Ep. 122: Padre Island National Seashore | Texas RV travel camping


So hey, we just rolled into Padre Island, right off the shore of Corpus Christi, and I’ll tell you something: if you
wander around Texas campgrounds long enough, you almost have to run into these
guys. Look who we bumped into! We’ve known Tom and Stacie Langland,
better known to the RV community as RV Texas Y’all, electronically for a couple
of years. But this campground on Padre Island marks the first place that we’ve
ever met in person. Fans of their popular YouTube channel, website, and social media
will appreciate knowing that they are every bit as endearing in person as they
are in front of the camera. What you see on the screen is precisely what you get
in person. We’re going to share all sorts of sights and sounds across Padre Island
and its namesake National Seashore in this episode, the way that we usually do,
but we first want to introduce RV Texas Y’all to our Grand Adventurers. So look
who we ran into! We’re here in Corpus Christi on Padre
Island, just north of the National Seashore, and we are actually camping
with RV Texas Y’all. Some of you folks may be familiar with their channel … I’m
sure most of you folks are familiar with their channel … but for those who aren’t.
Tom and Stacie, tell us all about RV Texas Y’all!
Yeah, so we’re Tom and Stacie Langland and we have RV Texas Y’all here on YouTube,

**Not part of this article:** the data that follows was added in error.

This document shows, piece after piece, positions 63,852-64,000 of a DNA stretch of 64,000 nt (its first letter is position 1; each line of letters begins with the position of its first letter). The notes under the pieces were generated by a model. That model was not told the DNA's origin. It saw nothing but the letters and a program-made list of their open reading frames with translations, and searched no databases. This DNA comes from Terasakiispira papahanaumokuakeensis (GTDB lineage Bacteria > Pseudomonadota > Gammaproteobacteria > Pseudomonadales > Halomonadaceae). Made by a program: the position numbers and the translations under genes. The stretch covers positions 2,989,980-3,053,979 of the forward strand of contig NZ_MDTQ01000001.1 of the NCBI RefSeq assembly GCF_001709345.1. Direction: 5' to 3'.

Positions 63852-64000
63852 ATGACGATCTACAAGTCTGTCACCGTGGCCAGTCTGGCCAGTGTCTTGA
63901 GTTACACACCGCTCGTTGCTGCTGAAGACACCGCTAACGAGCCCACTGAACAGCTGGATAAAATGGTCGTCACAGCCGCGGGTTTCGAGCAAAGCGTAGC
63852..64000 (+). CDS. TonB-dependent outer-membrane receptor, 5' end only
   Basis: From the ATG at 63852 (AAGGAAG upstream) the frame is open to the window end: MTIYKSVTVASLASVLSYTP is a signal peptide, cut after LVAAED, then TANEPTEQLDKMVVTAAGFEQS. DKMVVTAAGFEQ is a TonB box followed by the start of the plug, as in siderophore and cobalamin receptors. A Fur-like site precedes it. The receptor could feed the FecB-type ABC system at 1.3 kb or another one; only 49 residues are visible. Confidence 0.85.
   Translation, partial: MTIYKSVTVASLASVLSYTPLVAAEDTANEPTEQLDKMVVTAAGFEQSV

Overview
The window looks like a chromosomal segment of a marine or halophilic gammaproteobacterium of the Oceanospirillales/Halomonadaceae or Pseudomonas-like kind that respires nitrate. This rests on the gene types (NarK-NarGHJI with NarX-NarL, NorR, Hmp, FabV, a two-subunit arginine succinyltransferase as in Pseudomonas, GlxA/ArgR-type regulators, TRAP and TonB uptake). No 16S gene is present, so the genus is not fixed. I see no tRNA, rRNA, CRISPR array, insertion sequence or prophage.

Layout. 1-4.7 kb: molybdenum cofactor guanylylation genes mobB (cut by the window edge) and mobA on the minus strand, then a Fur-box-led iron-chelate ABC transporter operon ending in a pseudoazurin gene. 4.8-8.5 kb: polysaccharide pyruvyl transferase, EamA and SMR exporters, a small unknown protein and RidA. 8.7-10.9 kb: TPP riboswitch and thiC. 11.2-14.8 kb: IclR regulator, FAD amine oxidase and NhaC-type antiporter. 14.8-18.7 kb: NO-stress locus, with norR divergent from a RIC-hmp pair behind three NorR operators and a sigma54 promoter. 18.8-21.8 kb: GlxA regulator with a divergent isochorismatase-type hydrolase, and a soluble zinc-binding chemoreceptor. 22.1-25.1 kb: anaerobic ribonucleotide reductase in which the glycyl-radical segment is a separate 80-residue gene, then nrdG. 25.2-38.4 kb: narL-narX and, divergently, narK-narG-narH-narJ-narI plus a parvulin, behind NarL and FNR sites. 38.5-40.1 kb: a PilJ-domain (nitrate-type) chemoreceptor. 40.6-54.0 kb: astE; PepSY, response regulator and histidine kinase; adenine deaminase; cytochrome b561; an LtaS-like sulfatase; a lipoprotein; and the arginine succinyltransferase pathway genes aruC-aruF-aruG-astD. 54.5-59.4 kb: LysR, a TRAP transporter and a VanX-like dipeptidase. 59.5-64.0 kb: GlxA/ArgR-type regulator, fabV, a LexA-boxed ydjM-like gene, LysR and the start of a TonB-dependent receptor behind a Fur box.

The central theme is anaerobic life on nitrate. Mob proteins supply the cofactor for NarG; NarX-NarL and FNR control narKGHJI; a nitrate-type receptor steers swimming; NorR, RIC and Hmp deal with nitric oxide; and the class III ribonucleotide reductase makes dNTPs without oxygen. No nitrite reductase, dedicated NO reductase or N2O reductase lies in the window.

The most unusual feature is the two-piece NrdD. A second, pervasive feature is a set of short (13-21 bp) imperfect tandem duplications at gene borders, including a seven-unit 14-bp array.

and we also have the website RVTexasYall.com. On our channel we do a variety
of things. We do our travel vlogs, both… mostly in Texas, but sometimes beyond the
state line. Lately we had a two- month trip up to the Dakotas and
Yellowstone, and all of that. Took Stacie’s mom along, Grammy Kay. That was fun.
She was the star of the show! There’s no doubt. She’s not shy by any
stretch of the imagination. And so you know, when we’re in Texas we focus a lot
on campgrounds, things like state parks and, and, you know, a few RV parks but
mostly more natural areas. And then we also have our website, we do …
it’s basically like a resource for folks who might be traveling in Texas:
festivals and fun things to do, places you can stay with your RV, tips and that
type of stuff.
And it was very helpful to us and our planning for this trip down
through Texas, so thank you very much! Well, thank you!
How did you guys find the camping to be different on this two-month trip that you just took, as
opposed to your usual stomping grounds in Texas? Yeah, well, it was a lot
different because most of the places we camped it was boondocking. You know,
and in Texas most even the state parks and stuff that we go in have some kind
of hookups. So I didn’t ever envision that being my main form of
camping. Like you, I mean, boodocking I know, it’s 90% what you do if not more.
But I loved it, we loved it. We’ve realized it’s so much easier. I mean,
you pull in, you get level, you put out the slides, you’re ready to go.
And then when you’re ready to leave, I mean, you put in the slides and you go. I
mean, you don’t have to worry about hooking up and unhooking, and I really liked
the management of my black tanks and stuff, the tanks and the fresh water
every day. And the batteries. I mean, that was,
it added a new dimension for us
In fact, it was funny because we did a better